Spain

Broadband Contracts – What to Check

Trying to choose the best broadband (ADSL) contract in Spain can be a nightmare. How many MB? With or without TV? ADSL or fibre optic? Add to this that each company has multiple tariffs, promos and small print and it fast becomes an impossible task. Take a look at our checklist to make sure you’re not caught out.

What’s the Price?

By law all telecoms companies must show their prices with sales tax (IVA) included. Some do this clearly, whilst others show a price in a large font with the total price in smaller print below (or in a pale grey that goes unnoticed). Don’t compare until you’re sure all prices have IVA included.

Promo prices are for a limited time – sometimes for 6 months or sometimes until the end of the calendar year. In the latter case, the nearer it gets to December the less interesting the promo for the consumer. Companies must show the price after the promo period ends, but you may have to search for the info.

Is the Monthly Landline Rental Included?

Many ADSL contracts “forget” to mention that the landline rental charge, around 18€, has to be included. So if you find a really cheap tariff, look whether the charge has to be added on.

Is Installation Really Free?

A tricky question. Online promos normally come with free installation, but you may decide to call to ask questions and then contract the service over the phone – in this case you could be charged for installation.

Free installation is only for a standard home, if yours has any special requirements, such as additional cabling, then this will be billed.free_Spain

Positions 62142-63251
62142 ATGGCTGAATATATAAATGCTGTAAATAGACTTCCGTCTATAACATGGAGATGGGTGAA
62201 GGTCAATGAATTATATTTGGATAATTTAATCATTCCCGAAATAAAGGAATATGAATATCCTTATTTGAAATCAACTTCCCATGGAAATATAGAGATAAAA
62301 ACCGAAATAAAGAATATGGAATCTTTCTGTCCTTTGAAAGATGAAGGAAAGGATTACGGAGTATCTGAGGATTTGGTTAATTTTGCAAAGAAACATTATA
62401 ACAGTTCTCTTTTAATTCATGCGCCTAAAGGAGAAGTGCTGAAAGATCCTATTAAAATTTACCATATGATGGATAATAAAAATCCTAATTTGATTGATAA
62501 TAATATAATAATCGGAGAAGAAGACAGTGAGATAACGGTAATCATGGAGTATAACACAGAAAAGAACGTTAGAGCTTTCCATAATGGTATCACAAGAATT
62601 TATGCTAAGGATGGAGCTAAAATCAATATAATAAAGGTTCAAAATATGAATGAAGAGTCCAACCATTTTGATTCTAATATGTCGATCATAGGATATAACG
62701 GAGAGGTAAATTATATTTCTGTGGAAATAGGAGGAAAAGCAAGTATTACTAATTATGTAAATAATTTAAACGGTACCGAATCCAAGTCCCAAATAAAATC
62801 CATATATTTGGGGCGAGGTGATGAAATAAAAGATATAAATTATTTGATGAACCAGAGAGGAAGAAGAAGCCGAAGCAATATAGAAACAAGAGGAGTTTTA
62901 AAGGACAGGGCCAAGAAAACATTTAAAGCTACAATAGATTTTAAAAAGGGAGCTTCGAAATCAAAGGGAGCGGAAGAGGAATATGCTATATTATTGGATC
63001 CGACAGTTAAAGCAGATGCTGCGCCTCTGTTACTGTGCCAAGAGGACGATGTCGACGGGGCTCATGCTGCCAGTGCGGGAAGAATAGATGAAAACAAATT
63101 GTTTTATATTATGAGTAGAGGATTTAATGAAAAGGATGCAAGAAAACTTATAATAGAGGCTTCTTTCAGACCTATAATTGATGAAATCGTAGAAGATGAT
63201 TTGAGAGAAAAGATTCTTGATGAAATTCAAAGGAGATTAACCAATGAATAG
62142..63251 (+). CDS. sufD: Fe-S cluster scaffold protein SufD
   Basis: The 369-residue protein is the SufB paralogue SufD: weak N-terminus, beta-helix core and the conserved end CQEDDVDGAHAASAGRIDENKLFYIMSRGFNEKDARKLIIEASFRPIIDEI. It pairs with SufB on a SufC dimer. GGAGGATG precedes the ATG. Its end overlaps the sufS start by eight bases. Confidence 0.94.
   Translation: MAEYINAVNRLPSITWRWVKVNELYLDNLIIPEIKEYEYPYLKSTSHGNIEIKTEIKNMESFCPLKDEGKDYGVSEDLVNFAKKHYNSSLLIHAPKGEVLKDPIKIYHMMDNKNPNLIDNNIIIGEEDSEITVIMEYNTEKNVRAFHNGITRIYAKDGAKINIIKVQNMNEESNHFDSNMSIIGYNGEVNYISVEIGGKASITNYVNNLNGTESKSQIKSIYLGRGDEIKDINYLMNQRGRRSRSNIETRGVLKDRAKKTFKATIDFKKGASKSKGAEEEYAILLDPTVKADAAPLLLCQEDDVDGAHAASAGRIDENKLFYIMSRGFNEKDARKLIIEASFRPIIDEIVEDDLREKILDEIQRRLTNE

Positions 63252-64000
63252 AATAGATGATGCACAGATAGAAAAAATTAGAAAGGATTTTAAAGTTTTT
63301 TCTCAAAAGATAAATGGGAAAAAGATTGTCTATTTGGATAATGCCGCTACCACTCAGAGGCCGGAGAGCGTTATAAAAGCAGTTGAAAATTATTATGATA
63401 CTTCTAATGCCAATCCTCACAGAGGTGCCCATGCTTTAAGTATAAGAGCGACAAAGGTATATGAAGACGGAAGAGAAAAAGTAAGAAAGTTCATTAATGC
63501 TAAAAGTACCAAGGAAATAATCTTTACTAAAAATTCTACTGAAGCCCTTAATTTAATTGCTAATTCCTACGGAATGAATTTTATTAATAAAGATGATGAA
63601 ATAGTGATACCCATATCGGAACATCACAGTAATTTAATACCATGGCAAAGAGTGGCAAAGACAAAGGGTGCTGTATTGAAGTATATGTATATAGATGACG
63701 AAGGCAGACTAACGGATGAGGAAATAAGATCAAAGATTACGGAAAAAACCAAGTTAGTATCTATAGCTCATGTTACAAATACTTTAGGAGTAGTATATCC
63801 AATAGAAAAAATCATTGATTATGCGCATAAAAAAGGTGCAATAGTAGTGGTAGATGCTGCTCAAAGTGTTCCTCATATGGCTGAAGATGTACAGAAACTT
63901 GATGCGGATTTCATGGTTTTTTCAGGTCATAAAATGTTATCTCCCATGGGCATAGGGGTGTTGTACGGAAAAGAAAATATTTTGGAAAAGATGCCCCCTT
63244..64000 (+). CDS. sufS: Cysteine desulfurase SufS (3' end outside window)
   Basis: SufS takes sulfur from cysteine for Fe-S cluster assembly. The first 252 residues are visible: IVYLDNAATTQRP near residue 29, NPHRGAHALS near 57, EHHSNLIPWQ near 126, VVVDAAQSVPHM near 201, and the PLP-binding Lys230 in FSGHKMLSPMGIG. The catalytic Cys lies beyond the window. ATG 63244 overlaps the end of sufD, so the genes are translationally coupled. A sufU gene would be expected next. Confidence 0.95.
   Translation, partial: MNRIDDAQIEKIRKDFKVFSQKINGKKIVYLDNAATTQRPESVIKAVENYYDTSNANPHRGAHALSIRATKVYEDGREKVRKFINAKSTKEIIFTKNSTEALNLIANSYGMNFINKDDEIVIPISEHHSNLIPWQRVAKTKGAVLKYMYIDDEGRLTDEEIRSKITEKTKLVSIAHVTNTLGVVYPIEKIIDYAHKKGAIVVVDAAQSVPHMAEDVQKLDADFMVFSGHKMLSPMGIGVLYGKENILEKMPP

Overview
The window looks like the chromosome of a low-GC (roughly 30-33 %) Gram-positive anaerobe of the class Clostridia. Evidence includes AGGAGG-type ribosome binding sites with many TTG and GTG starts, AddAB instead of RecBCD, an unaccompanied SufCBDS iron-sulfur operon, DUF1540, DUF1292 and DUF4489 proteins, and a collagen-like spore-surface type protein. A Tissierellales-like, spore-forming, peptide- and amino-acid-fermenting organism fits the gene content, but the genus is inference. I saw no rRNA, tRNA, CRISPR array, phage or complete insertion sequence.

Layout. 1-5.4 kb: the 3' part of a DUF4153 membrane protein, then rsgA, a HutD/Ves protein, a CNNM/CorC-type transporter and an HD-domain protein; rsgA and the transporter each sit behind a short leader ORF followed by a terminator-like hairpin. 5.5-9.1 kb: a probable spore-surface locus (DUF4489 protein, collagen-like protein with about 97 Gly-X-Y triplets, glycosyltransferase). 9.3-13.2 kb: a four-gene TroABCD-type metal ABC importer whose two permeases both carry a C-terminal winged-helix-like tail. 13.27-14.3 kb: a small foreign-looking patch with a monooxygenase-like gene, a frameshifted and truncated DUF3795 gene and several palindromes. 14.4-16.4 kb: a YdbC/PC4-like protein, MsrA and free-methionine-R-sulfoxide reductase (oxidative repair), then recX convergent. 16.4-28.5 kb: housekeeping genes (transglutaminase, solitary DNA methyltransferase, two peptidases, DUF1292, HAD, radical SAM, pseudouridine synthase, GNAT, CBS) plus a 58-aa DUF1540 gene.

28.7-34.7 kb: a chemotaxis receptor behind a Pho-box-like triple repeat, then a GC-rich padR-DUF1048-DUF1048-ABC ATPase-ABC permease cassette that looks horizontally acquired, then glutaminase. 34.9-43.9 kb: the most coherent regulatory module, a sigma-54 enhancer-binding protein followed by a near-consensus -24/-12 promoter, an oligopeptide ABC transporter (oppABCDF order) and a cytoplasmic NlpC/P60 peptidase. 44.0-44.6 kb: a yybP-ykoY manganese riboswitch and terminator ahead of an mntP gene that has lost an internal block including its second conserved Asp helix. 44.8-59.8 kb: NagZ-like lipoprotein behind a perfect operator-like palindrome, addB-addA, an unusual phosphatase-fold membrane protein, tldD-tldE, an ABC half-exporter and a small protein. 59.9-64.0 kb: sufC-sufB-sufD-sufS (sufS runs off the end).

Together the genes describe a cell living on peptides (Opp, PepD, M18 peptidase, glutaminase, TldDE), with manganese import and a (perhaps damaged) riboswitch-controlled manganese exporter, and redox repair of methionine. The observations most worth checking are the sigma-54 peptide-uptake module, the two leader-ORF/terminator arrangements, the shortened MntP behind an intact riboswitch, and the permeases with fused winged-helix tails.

Freebies? Think Twice!

Watch out if you’re offered a free tablet, smartphone or upgrade (eg TV package) with your new ADSL contract. Freebies normally come with an increase in the minimum contract period (from 12 to 24 months).

The Cooling-Off Period

As you know, the Distance Selling Regulations allow a 14-day cooling-off period when you can change your mind.

However when it comes to telecoms, that period ends immediately the day that installation takes place. So, if you contract the service on the first day of the month and installation is planned for the first week, you only have that week to change your mind. Once your ADSL has been installed, if you then decide you don’t want it you’ll be charged for the installation cost AND for breaking the minimum contract period – a double whammy!

Once your current provider is notified that you want to change (by your new provider), they’ll get in touch with a counter offer. If you accept your current provider’s offer you must contact the other company during the 14 day period and preferably in writing or by online chat, to explain that you are cancelling your contract. Don’t let the new company leave any equipment or carry out a partial installation, if you decide not to go ahead you could be charged.

Megas and More Megas

You might be tempted to go for the contract with the highest number of MB. Take into account that the MB shown on any offer is always the maximum. Only in the small print will you be able to find the minimum MB guaranteed, and as long as the minimum is reached then you have no grounds to cancel the contract.

You can check the actual speed of your ADSL via a website or app. Tip: connect your computer via cable rather than wifi and close any programmes that could be using bandwidth.

Don’t Trash your Old Router

If you’re changing provider, you may be tempted to simply throw away your used router, especially when it’s old. However, many people have been caught out and billed over 50€ for what is, essentially, a useless item.

Double-check your contract with your previous provider to see if you are required to return the router. Don’t opt for simply not paying the bill (or if it’s direct debited don’t return the charge) – telecoms companies will think nothing of putting your name on a debtor’s list. Pay first, liaise with the company later.

 

Related Post: Problems With Your Phone Company in Spain?

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